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Thursday, 4 December 2003
Page: 23869


Mr SECKER (4:37 PM) —On behalf of the Parliamentary Joint Committee on Native Title and the Aboriginal and Torres Strait Islander Land Fund, I present the committee's report entitled The effectiveness of the National Native Title Tribunal, together with evidence received by the committee.

Ordered that the report be printed.


Mr SECKER —by leave—The report of the Parliamentary Joint Committee on Native Title and the Aboriginal and Torres Strait Islander Land Fund is the culmination of the committee's inquiry into the effectiveness of the National Native Title Tribunal and its success in discharging its statutory obligations as set out in the Native Title Act 1993. The committee prepared the report pursuant to subparagraph 206(d)(i) of the act. The committee is required by the act to inquire into and, upon the completion of such inquiry, report to both houses, inter alia, upon the effectiveness of the NNTT.

It is now more than 10 years since the tribunal commenced its work and almost five years since major amendments were made to the act. Those amendments were in part occasioned by the decisions of the High Court of Australia in Brandy v. Human Rights and Equal Opportunity Commission (1995) 183 CLR 245 and the Wik Peoples v. the State of Queensland and Others (1996) 187 CLR 1. Over this period there has been significant change to the functions of the tribunal. The committee has maintained scrutiny of the work of the tribunal in its annual examinations of the tribunal's annual reports.

The committee's predecessor issued two interim reports on other aspects of its terms of reference under paragraph 206(d). As I have indicated, this inquiry has exclusively focused on the effectiveness of the NNTT. The inquiry commenced in the previous parliament and was recommenced with the appointment of the committee in February 2002. Initially a mid-October 2002 deadline for submissions was set. However, when a number of organisations, including the tribunal itself, asked for extensions, the committee agreed to extend the deadline. The tribunal provided final comments and responses to the evidence given to the committee in August this year.

We received views from many people and organisations who have experience of the tribunal and its work. These included Indigenous people; native title representative bodies; state, territory and local governments; lawyers; mining companies; and, as mentioned, the tribunal itself. The committee received 39 submissions to this inquiry. In addition, public hearings were held in Cairns, Brisbane, Byron Bay, Perth, Darwin, Broome and Canberra.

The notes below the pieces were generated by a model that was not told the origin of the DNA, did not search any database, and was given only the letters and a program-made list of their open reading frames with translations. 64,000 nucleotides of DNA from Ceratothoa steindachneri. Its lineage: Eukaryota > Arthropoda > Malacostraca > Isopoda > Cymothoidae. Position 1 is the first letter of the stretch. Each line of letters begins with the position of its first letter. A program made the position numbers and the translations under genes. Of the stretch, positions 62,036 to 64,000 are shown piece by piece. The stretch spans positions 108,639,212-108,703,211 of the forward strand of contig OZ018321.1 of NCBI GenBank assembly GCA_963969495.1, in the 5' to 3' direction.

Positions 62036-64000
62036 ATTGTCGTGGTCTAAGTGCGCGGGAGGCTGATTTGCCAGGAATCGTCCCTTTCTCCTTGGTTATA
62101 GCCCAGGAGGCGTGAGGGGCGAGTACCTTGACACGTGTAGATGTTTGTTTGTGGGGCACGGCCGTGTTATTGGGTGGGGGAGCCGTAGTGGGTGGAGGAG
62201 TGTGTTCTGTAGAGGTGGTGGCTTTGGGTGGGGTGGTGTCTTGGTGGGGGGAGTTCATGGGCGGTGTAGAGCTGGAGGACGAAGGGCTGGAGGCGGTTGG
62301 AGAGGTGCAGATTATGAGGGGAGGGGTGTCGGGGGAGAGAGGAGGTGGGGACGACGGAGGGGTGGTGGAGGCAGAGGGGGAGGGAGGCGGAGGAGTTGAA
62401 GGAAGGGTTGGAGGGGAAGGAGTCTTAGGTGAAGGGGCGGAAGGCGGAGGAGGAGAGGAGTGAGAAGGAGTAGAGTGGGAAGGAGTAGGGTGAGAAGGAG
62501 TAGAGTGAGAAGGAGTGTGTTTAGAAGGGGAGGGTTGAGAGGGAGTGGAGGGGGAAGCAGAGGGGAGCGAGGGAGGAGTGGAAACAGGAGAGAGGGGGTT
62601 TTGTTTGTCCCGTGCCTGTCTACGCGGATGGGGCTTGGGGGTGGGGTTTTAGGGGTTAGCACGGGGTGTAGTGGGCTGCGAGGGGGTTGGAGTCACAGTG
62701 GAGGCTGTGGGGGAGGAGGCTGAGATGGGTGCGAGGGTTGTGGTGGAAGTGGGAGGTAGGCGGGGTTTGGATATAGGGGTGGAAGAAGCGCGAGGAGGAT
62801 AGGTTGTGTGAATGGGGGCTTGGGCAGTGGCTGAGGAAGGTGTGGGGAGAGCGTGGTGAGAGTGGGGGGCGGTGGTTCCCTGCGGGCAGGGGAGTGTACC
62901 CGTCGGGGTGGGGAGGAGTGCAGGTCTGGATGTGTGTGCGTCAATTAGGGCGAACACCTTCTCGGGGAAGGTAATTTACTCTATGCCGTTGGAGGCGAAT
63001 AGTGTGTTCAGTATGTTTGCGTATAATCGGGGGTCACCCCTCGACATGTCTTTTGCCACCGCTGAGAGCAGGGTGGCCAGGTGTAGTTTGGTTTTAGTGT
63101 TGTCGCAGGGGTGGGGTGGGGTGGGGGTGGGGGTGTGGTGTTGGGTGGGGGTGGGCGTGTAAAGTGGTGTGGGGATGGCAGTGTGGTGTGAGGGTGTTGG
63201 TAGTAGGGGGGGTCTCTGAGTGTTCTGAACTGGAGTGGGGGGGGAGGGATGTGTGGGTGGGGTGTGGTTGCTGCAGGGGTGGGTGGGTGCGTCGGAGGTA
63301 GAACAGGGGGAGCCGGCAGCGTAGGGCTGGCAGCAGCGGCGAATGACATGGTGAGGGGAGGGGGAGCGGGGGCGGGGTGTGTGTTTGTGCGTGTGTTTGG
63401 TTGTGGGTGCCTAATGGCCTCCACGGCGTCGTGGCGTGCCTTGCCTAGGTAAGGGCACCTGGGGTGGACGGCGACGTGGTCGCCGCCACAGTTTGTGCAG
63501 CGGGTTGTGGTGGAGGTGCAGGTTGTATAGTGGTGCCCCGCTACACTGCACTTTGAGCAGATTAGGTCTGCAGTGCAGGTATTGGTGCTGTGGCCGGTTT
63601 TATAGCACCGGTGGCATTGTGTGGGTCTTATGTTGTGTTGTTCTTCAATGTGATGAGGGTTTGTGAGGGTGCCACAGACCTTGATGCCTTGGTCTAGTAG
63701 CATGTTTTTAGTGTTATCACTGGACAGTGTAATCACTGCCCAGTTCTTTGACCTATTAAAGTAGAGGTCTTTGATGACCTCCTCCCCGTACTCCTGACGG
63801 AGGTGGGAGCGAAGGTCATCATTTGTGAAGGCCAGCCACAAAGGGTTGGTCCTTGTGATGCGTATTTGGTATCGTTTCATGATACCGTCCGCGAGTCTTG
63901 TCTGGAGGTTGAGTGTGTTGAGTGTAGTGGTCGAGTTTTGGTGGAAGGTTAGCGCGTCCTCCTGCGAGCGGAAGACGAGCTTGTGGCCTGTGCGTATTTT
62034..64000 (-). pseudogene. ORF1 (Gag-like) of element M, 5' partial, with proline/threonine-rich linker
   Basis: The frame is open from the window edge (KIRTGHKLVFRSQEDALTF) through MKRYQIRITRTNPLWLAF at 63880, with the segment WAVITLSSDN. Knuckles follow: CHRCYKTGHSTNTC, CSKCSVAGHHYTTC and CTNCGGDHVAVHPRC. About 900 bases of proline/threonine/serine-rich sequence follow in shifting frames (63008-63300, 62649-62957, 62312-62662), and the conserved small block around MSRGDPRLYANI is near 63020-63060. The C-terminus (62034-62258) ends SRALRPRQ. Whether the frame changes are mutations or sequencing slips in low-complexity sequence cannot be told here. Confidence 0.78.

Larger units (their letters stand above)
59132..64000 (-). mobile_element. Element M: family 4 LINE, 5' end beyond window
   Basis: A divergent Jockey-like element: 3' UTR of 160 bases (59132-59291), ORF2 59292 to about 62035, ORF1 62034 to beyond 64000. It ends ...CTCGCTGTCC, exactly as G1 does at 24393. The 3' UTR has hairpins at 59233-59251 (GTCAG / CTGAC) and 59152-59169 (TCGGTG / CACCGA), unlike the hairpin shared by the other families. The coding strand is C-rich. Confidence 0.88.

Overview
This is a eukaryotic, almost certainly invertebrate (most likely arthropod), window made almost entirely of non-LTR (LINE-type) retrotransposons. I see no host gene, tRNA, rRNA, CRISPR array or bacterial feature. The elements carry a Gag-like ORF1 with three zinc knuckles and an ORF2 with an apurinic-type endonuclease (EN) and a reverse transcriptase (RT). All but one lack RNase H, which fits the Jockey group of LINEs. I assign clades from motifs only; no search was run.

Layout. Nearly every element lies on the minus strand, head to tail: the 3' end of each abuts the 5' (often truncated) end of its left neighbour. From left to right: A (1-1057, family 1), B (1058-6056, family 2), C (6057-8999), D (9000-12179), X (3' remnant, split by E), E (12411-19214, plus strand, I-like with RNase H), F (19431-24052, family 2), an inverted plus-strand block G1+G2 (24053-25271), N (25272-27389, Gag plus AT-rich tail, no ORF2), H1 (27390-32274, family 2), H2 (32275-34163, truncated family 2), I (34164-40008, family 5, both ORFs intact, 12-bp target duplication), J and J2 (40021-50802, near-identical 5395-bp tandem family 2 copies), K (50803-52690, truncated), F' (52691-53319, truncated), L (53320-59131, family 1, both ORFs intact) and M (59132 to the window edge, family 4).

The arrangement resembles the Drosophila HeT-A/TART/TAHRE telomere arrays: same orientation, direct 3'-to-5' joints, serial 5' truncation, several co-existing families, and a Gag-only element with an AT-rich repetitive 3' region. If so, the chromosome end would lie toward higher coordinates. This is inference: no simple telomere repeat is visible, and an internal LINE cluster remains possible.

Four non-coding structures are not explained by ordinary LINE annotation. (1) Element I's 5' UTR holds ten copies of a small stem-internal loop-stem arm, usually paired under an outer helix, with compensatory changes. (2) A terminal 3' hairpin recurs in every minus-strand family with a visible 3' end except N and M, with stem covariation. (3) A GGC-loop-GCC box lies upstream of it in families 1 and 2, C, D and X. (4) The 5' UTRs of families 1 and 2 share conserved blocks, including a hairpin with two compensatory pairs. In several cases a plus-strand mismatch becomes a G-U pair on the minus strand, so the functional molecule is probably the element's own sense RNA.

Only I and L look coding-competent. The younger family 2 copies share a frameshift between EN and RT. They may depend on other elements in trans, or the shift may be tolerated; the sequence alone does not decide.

I would like to outline briefly some of the issues which arose in the course of the committee's inquiry. The list is not exhaustive, and I encourage senators and members to read the report. The 15th report, tabled by the predecessor of this committee, noted the difficulties involved in assessing the NNTT's effectiveness. Although the tribunal's functions and methods of operation are determined by the act, the tribunal's core function is the provision of mediation services to claimants and respondents. It is difficult to assess the effectiveness of mediation in circumstances where the tribunal does not make determinations.

The committee adopted the objectives of the tribunal as set out in section 109 of the Native Title Act 1993 as the criteria of its assessment of effectiveness. Based on its findings, the committee made a number of recommendations. The committee also made a number of suggestions as to how the tribunal should approach its functions.

One of the flagships of the NNTT has been the work it does to further the understanding of those involved in the native title process so that both claimants and respondents may make informed choices. Suggestions that the tribunal operated in a manner that was perceived as biased towards one group over another were indicative to the committee that these programs still have a considerable distance to travel.

Further, the committee became concerned about the level of understanding and informed consent in relation to agreement making. A concern that Indigenous land use agreements and other agreements may establish a pathway of costly litigation prompted the committee to ask that the NNTT stipulate and make it clear to the parties that any such agreement is enforceable, workable and user friendly.